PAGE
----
xvii FREYRE, Gilberto. Sobrados e mucambos: a decadência do patriarcado rural e desenvolvimento do urbano. Rio de Janeiro: Record, 13th ed., 2002, pp. 386-403.
xviii Idem, pp. 403-405.
xix FRAGOSO, 2001, op. cit; pp. 41, 53-55.
xx Idem, p. 37.
xxi FRAGOSO, João. "Algumas notas sobre a noção de colonial tardio no Rio de Janeiro: um ensaio sobre a economia colonial". Locus. Revista de História, no. 10, 2000 and  "A noção de economia colonial tardia no Rio de Janeiro e as conexões econômicas do Império português:1790-1820". In FRAGOSO, João et. All (Orgs.). O Antigo Regime nos trópicos. Rio de Janeiro: Civilização Brasileira, 2001b.
xxii FRAGOSO, 2001, op. cit; pp. 40-70.
xxiii In Brazil living according to the law of nobility has implied among other things belonging to the landed nobility, being a citizen, occupying positions in the Republic, and holding governmental positions. Cf. FRAGOSO, 2001, op. cit; pp. 51-62; BICALHO, 2001, op. cit; 203-217.
xxiv FRAGOSO, João and FLORENTINO, Manolo. O arcaísmo como projeto. Mercado Atlântico, sociedade agrária e elite mercantil no Rio de Janeiro, c. 1790 – c. 1840. Rio de Janeiro: Diadorim, 1993. p. 107.
xxv FREYRE, op. cit; pp. 33-59, passim.
xxvi SAMPAIO, Antonio Jucá. Na Encruzilhada do Império: hierarquias sociais e conjunturas econômicas no Rio de Janeiro (c.1650-c.1750). Rio de Janeiro: Arquivo Nacional, 2003, pp. 77-80.
xxvii Idem, ibdem and Chapters 4 and 5.
xxviii Idem, p. 126. In comparative terms, this differentiation of the man of business in Fluminense society preceded that of their Lisbon contemporaries. According to Jorge Pereira in Lisbon in addition to trade not being confined to one social group, the large merchants (who operated at a large scale over a long distance, as well as negotiating credit and contracts with the State) remained undifferentiated in the social corpus, which contributed to the association of their image with that of the New Christian, the low social consideration of those involved in commerce and even the lack of distinction between large-scale and retail operations. This lasted from the sixteenth to the middle of the eighteenth centuries. First, in the "first half of the sixteenth century and the 1700s (...) the language that described the different types of merchants continued to be very imprecise". Only during the Pombalino period did the term men of business come to designate a distinct group of merchants, when they were invested with a "superior social quality". This differentiation took place at two levels: in the legislative sphere and within the actual mercantile community. PEDREIRA, Jorge Miguel Viana. Os homens de negócio da praça de Lisboa. De Pombal ao Vintismo (1755-1822). Diferenciação, reprodução e identificação de um grupo social. Doctoral thesis presented to the Faculty of Social and Human Science of the New University of Lisbon. Lisbon, 1995. See especially Chapters I and II. Quotes, pp. 66, 74.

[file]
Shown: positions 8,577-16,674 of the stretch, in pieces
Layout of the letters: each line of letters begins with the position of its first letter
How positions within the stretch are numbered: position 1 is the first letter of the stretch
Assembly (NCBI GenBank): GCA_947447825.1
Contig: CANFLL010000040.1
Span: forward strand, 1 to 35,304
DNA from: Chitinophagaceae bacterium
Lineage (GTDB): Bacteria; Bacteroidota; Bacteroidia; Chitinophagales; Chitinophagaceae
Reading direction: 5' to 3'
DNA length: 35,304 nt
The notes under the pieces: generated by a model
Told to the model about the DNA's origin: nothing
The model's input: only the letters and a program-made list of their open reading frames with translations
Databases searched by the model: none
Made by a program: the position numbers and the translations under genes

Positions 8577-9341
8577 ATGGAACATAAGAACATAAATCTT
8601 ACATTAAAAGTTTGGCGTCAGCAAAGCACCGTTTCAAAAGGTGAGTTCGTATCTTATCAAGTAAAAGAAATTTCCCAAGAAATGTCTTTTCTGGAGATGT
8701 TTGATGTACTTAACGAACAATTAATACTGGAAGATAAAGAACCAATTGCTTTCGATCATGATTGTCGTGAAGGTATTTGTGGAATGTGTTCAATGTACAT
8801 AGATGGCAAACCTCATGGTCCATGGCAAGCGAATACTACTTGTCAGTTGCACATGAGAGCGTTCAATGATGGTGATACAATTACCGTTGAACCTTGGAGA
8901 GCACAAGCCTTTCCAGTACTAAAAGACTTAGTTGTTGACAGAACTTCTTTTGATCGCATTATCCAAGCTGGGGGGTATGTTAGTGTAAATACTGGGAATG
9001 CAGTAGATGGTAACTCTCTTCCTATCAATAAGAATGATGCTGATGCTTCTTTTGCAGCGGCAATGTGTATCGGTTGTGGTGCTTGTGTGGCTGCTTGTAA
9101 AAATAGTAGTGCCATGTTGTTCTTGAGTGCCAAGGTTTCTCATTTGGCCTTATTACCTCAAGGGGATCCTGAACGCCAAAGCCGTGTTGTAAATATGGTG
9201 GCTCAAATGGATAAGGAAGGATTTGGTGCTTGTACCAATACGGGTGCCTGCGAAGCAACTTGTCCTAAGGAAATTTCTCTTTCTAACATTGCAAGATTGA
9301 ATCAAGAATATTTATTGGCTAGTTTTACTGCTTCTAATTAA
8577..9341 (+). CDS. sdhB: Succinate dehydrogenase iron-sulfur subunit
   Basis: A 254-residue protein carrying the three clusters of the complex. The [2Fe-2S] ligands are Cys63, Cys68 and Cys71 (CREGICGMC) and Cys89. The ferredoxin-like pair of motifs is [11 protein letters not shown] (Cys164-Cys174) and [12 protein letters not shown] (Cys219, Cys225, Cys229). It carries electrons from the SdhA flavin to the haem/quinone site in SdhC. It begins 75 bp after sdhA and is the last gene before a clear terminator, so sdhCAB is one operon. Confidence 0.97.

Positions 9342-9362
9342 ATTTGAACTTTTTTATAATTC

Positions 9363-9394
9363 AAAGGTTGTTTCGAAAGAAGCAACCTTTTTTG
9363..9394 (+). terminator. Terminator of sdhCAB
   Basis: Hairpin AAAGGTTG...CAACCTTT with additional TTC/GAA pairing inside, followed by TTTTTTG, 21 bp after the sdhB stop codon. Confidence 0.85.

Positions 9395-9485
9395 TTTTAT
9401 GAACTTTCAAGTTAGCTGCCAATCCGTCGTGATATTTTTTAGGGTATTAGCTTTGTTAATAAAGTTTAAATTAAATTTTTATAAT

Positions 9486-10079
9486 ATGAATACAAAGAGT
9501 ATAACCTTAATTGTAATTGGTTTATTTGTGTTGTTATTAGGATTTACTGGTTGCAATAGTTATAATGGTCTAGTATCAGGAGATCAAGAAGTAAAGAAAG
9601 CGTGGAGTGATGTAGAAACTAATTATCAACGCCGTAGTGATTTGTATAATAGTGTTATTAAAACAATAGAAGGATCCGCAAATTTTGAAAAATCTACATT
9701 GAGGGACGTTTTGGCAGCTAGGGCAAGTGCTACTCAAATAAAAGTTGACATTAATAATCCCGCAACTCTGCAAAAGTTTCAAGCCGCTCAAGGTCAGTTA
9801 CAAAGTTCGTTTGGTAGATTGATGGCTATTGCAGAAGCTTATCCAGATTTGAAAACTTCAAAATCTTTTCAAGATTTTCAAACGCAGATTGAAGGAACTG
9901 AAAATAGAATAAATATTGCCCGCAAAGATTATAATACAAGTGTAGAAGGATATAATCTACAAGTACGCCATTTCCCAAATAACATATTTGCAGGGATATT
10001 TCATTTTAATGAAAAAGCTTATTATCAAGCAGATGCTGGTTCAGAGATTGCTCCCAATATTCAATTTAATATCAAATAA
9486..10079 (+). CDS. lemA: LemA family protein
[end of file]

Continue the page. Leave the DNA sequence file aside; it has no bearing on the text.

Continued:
xxix SAMPAIO, op. cit; pp. 124-28.
xxx Idem, pp. 230-235, 241.
xxxi Idem, pp. 307-308, 313.
xxxii In eighteenth century Portugal the social consideration of merchants did not affect everyone indistinctly. At the very least the question of the debasement of mercantile activity was not a consensus in relation to large merchants. In the Pombalino period the social differentiation of men of business in relation to tradesmen and retailers was crucial for the elevation of their social and statutory position. Obviously this did not occur without a great effort on the part of the state. Despite the persistence of values to the contrary, the habits of military orders, including the Order of Christ, were frequently conceded to large merchants and large-scale commerce was not impeded from civil enoblement. Thus, the "circles linked to the mercantile body" felt "encouraged to demand a higher social position...". Cf. PEDREIRA, op. cit; Chapter II.  Quotation, p. 99.